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This article in SSSAJ

  1. Vol. 47 No. 1, p. 9-14
     
    Received: May 11, 1982
    Published: Jan, 1983


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doi:10.2136/sssaj1983.03615995004700010002x

Shear Resistance Enhancement of 1.22-Meter Diameter Soil Cross Sections by Pine and Alfalfa Roots1

  1. L. J. Waldron,
  2. S. Dakessian and
  3. J. A. Nemson2

Abstract

Abstract

Plant roots have been shown to increase soil shear resistance through direct mechanical reinforcement and thereby enhance soil stability on slopes. Because of their potential large diameter and length, the roots of trees may be especially significant in such soil reinforcement. To provide large rooting volumes simulating natural conditions and shear cross sections many times larger than potential tree root diameters, we constructed 12 1.22- by 1.22-m cylindrical soil containers in which two artificial soil profiles were prepared. Replicates of each profile type were planted to alfalfa, yellow pine, or were kept clear of plants. A large pneumatic direct shear device sheared both root-free and root-permeated materials along a horizontal plane at the 0.6-m depth at either constantly maintained shear stress levels (creep shear) or at constant shear displacement rates.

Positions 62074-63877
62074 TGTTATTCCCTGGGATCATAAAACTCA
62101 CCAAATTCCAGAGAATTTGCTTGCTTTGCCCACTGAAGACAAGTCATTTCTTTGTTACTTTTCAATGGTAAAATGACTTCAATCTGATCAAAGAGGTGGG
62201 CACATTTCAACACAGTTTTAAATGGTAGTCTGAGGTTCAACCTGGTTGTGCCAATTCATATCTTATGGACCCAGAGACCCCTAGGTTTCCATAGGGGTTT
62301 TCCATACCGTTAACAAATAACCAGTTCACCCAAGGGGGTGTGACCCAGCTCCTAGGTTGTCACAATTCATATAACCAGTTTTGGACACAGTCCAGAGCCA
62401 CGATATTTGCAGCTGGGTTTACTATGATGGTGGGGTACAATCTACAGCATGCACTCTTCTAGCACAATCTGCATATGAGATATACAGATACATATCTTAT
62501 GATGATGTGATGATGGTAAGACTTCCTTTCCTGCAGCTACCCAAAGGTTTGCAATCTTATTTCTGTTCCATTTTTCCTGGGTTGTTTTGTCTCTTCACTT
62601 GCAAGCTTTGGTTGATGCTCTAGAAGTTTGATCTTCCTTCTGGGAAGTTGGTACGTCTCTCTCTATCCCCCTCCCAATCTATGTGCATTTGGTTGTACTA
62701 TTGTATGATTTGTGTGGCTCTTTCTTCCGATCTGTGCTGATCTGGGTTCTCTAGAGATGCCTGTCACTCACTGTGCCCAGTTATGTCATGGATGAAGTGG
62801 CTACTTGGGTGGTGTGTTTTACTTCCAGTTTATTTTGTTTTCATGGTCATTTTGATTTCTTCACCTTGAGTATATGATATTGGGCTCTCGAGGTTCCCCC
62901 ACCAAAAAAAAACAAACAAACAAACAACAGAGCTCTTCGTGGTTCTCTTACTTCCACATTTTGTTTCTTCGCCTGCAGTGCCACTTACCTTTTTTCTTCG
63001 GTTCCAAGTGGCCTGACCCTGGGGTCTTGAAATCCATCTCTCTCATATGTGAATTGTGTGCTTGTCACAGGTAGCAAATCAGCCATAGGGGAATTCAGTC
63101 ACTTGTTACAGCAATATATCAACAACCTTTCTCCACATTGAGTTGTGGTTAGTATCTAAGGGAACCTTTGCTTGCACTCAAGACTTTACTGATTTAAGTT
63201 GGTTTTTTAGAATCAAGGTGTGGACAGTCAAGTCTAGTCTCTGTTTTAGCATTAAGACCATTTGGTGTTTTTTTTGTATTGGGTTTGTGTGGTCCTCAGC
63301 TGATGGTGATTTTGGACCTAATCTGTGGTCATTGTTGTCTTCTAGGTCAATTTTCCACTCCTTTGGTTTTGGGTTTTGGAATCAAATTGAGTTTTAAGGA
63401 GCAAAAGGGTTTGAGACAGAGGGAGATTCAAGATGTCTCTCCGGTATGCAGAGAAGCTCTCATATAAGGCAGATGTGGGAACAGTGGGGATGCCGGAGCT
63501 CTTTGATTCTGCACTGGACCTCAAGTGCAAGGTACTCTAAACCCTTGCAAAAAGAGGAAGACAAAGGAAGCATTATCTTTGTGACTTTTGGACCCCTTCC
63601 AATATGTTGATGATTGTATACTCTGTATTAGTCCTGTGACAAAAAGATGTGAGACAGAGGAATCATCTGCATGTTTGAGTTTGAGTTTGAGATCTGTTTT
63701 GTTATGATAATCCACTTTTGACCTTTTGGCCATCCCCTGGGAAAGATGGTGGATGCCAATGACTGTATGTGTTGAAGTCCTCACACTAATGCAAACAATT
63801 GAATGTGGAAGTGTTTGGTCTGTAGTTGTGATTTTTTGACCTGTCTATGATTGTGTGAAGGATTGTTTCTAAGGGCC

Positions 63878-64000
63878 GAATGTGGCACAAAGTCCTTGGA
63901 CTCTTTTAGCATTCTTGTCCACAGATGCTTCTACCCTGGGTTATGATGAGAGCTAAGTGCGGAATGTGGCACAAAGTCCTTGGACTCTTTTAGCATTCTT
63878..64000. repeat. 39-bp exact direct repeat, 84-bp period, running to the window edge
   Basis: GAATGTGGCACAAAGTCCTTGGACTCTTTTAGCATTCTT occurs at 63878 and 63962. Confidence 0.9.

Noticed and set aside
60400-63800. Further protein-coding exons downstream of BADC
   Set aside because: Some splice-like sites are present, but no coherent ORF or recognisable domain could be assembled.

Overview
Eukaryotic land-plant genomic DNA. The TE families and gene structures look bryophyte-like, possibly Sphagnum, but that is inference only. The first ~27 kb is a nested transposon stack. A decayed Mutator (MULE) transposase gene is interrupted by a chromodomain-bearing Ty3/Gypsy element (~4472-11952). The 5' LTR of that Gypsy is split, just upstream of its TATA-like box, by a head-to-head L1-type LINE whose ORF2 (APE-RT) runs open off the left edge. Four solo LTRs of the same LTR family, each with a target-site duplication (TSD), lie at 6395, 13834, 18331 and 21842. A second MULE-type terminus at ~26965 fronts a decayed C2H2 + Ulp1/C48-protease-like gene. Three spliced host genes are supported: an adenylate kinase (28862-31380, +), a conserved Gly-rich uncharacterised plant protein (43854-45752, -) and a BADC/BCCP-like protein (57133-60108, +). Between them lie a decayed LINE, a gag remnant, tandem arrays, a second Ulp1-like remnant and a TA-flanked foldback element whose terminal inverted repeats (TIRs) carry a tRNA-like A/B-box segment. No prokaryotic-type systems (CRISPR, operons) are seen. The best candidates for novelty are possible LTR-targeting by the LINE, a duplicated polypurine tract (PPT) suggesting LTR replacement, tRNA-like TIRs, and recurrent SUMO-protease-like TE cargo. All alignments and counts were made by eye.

Creep shear at the 0.6-m depth showed that roots of 14-month-old alfalfa increased the shear resistance of homogeneous clay loam and a clay loam/gravel interface simulating a soil-weathered rock boundary by 32 and 50%, respectively. Constant shear displacement rate experiments at the same depth on similar samples permeated by roots of yellow pine planted 54 months earlier showed shear resistance increasing steadily with displacement over the entire test displacement range. At 75 mm displacement, the shear resistance of the pine-rooted soil was about two times that of the nonrooted in both profile types. The superiority of pine roots to alfalfa roots in increasing soil shear strength in these experiments is in accord with field observations that woody plants are more effective than herbaceous plants in stabilizing soil against slips and slides. Pine root-size distributions determined 11 months after the last shear test were combined with root tensile strengths and Young's moduli previously measured and used in model simulations of root reinforcement with good results.

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